Why Vote?

Why Vote?

In 2016, 138 million Americans voted. That may seem like a lot, but that’s only 58.1% of eligible voters in the US.


65 years and older voters had a 70.9% turnout for the 2016 election, while 18-29 voters had a 46.1% attendance.


Voting is so important in both federal and local elections.


A lot of young people argue that their vote doesn’t matter.


Follow along, and I will show you how much your vote does matter.


And if you haven’t registered to vote, click this link!


Understanding the Electoral College


The Electoral College is a group of people determined by each state’s population and forms each year to elect the president and vice president. Each state gets a minimum of 3. States like California with large populations have 55 electoral votes, for example. The way that each state chooses an elector changes state-by-state, as determined by their laws.


You need 270 electoral votes to win the presidency.


These electorates generally vote determined on what the popular vote was in their state. But these electors, as all Americans do, have the constitutional right to vote for the candidate of their choice and are not bound by any prior pledges they may have made and can vote opposite of the popular vote, which is called a “faithless elector.” In 2016, seven votes were cast this way.


A candidate wins the presidency with the majority of electoral votes, not the popular vote.


In the 2016 election, Donald Trump won the electoral votes but lost the popular vote to Clinton. But this has happened in multiple elections, not just Trump vs. Clinton.


Why do we have the electoral college, you may be asking.


In 1787 when creating The US Consitution, the size of the country made it hard to communicate. Many smaller states favored the electoral college because they feared if it were a nationwide popular vote, they wouldn’t have a say in who becomes president. Many southern states favored the electoral college as well because slaves were a large portion of the population; slaves couldn’t vote but still counted towards the population. So the creation of the electoral college was born 200 years ago.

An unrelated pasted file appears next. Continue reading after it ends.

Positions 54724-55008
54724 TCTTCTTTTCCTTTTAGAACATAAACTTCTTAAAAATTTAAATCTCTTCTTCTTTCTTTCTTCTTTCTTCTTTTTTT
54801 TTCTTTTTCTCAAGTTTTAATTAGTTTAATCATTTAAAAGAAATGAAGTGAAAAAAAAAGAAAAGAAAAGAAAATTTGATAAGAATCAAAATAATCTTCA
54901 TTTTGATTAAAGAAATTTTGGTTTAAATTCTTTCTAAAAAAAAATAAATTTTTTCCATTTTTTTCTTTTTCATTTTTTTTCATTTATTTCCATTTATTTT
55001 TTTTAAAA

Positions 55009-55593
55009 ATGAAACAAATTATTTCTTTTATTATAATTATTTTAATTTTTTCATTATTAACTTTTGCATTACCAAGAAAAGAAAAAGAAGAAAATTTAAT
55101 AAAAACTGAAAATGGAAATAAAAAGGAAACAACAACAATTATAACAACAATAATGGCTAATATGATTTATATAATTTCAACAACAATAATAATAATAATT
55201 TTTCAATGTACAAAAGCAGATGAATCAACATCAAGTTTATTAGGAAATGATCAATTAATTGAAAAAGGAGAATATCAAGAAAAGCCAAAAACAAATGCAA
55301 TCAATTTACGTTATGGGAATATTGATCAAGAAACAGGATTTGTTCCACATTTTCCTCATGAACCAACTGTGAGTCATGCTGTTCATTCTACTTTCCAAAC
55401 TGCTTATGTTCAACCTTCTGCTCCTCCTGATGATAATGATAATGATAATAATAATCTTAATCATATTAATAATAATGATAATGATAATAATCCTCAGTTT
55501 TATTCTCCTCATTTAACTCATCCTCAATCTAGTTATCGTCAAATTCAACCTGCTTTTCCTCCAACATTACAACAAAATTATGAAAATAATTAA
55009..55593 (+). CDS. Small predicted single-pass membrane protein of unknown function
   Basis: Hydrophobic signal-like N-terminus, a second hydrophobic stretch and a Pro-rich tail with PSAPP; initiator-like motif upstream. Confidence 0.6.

Importance of voting in local elections


State and local elections are not electoral votes, but popular vote and are usually considered the most crucial election to vote in. (But don’t take that as the presidential election isn’t necessary, please vote).


State and Local elections are important because they affect you directly, and change usually begins in your local community. These elections have to do with:


local education
policing and public safety
affordable housing
minimum wage
Environmental protection
And much more…


Local government leads the way when the federal government isn’t. You can hold your local government accountable, and when the federal government isn’t doing anything, it’s the local government’s responsibility to take action.


State elections also determine who will be representing your state in the House and Senate, which is the federal government, checks and balances, all that jazz.


I hope that I convinced you to vote in local elections but let me persuade you to vote in federal elections, too.


Yeah, I agree that it does feel like my one vote doesn’t matter when voting in the presidential election. But when a large group of people votes the same, you can undoubtedly sway an election. When I say a large group of people, I am speaking directly to the smallest voter group, 18 to 29-year-olds—ever heard of strength in numbers.


Let me go on a tangent for a minute—me, a 23-year-old, speaking to my fellow 18 to 29-year-olds.


We should be the biggest turnout of state, local, and national elections. Why do you ask?


Because it will affect us more than any other age group. We make up half of the eligible voters, which creates a powerful political force for change. We are the most diverse group. We are usually the ones who are hit the hardest in economic recessions. The candidates we vote for may not affect us now, but the laws and policies they put in place may affect us in the long run—our vote matters.


For the love of God, VOTE.


I’m counting on you.


Check out my blog posts each week. I usually don’t get political, but I do offer some marketing tips and tricks.

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Courtney Reiber